Sunday, May 1, 2016

doing seven to ten


As I rounded the car throwing up the back to toss my bag in, I opened my mouth to say something but it was a thought I decided not to share, "You know I don't see my sister very much anymore...." 



 It would have hung heavy in the fresh spring air. Out of place in the middle of the day with the sun shining, white clouds making like lazy sheep strolling through the sky.  So I said nothing.   



Well yes, it's hard to see dead people, isn't it? That is, it is hard to see them through the wall of sanity.  

I am just now noticing how over the past few years my life seems to have completely rebuilt itself; without permission, I would note.  And in the name of progress, just as I feared, what I had left of my sister slipped through my open hands.  



There was a peace there in that time of madness.  A freedom in being trapped under the soft water of sadness.  A quiet that wouldn't lift.  A slowness that wouldn't break. A shelter in the darkness of her death. 


I miss the invincibility of standing firm on rock bottom.


But there are places you simply can't go back to, even when you are standing in them. 

I marvel that she isn't even a ghost here anymore- except when I am running. Passing through short shadows and long stretches of sunlight I can remember the heavy warmth of being haunted, of being lost, of being nothing more than elemental. 

Maybe it was because we used to run together. Maybe it is because it is a space long enough to think in. Or perhaps it is the struggle, body vs. brain that reminds me of what I was then, reminds me of her.  



And even though I don't see her anymore, my dreams don't hold that constant question "wait, I thought you were dead; are you dead?" I can imagine and I can remember. And I can doubt.


Tomorrow would have been her birthday.  Never would she have wanted to be this old.  She seems to always get her way, even in death: now she never has to grow up.  She doesn't have to go through all of this and she will never know.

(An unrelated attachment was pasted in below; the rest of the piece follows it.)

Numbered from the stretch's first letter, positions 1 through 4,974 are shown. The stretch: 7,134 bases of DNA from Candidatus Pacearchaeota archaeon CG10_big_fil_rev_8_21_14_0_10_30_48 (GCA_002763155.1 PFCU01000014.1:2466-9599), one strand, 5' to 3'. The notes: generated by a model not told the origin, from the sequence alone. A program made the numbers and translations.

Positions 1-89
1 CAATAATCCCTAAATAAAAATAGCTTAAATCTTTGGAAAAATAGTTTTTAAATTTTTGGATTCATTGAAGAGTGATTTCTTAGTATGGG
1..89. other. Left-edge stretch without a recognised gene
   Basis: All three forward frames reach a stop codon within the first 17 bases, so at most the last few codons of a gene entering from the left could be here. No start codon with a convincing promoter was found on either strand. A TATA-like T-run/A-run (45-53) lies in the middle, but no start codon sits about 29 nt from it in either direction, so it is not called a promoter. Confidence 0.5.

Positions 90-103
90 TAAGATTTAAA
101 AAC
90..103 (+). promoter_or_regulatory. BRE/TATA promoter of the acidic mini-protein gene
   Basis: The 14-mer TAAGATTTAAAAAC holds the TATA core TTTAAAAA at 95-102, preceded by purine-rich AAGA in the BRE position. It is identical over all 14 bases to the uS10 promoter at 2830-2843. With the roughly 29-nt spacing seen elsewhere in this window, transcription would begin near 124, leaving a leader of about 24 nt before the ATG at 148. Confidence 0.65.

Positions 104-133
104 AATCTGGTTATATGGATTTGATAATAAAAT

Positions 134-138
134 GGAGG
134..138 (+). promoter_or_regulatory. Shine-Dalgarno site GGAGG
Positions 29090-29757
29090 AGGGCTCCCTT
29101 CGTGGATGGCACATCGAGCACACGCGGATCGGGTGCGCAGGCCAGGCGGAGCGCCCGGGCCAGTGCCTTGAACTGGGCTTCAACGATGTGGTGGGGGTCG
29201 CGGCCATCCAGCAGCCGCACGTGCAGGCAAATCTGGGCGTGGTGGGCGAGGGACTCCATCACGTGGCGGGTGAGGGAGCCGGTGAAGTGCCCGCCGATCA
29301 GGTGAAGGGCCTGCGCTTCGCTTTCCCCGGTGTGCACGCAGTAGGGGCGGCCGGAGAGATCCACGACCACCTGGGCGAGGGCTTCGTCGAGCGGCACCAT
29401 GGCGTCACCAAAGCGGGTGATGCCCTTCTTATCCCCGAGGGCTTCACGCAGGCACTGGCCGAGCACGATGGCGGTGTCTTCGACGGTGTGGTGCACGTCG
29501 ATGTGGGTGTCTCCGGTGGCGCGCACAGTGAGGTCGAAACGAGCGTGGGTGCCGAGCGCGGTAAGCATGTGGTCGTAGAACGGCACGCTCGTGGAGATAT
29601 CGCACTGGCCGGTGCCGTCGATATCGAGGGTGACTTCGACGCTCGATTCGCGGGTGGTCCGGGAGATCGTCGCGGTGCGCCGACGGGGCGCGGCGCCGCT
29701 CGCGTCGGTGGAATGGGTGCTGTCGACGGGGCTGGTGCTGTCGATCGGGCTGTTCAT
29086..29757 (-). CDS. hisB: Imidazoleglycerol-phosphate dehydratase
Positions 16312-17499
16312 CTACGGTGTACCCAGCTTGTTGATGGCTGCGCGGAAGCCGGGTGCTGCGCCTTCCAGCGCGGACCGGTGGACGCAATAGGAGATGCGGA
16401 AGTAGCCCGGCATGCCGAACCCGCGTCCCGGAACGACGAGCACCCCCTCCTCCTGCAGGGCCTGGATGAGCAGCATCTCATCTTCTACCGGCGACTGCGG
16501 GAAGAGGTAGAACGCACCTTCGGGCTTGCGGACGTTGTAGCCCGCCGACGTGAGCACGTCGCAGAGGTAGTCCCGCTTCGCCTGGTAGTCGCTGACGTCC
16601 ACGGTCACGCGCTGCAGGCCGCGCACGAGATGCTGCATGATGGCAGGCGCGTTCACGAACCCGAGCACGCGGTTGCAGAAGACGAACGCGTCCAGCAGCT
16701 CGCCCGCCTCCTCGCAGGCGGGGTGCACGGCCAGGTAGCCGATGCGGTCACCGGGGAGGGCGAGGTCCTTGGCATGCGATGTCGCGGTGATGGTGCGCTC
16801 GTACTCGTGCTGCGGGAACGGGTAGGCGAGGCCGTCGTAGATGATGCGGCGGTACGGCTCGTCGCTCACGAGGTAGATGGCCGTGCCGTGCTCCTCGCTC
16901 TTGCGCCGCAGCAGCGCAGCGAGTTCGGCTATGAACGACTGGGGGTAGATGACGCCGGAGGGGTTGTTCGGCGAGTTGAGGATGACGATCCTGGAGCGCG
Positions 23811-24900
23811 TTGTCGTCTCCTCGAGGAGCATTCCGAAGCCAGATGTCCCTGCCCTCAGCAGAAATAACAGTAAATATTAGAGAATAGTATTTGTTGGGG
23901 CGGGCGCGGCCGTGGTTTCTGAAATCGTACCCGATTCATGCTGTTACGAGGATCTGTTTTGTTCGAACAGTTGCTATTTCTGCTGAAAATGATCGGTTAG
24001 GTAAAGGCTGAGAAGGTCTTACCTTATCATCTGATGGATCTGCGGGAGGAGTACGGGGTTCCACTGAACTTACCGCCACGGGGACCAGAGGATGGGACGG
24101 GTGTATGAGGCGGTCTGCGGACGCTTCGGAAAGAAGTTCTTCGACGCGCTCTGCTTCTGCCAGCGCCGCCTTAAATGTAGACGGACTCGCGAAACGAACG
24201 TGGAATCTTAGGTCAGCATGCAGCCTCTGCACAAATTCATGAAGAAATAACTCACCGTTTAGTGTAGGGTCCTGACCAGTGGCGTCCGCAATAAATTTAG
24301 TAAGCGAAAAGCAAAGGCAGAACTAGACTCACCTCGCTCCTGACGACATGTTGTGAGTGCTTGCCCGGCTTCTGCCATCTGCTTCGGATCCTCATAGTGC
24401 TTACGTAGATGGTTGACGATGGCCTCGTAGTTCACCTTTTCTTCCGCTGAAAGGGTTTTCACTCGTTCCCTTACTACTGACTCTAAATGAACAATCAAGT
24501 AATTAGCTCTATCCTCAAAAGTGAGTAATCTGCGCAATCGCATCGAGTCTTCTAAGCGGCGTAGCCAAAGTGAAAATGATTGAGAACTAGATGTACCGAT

Never know what she gave up. 



      
June 2009
The dawn breaks hard in the desert.  Heat and light are the same.  The vast expanse of tundra ripples across valley to valley.  Mountains explode from the grasses and junipers.  Life is heavy here.  I rub dust from my eyes, pull back my hair, and lace my running shoes.  Even as I watched her do the same I knew this will have to be the last run for me and her.  I simply cannot carry her any farther.  
It is a bittersweet moment letting go.  Just as holding on to what was before, the release is slow and silent.  I was there my feet striking the desert floor, sunlight filtering through the brush, the morning ripe with the smell of sage, and the air full of dust fairies.             We were together there running as sisters and when I came up over the horizon she was gone. I was running alone.  The antelope stopped grazing to stare at me and at the nothingness that followed me as I ran by.  I finally had the answer to their question “What are you running from?”  What I have always been running from. I am running from myself.  
At this point, I don’t know if I am more afraid of being crazy or of forgetting her.

~Taming Venus, mlb    


Wendi M. Brown- Bevan, born May 2, 1970, to Jon and Julie Brown, Salt Lake City. In the pouring rain, on August 1, 2006, long after her spirit had left this world, the body of Wendi M. Brown-Bevan was laid to rest...  Wendi, we know your sight was often unclear, your path mostly unpaved, but whatever life may have held for you and for all of us who cared for you along the way, we want you to know that you were and forever will be truly loved by us.
May you find the peace you were seeking.

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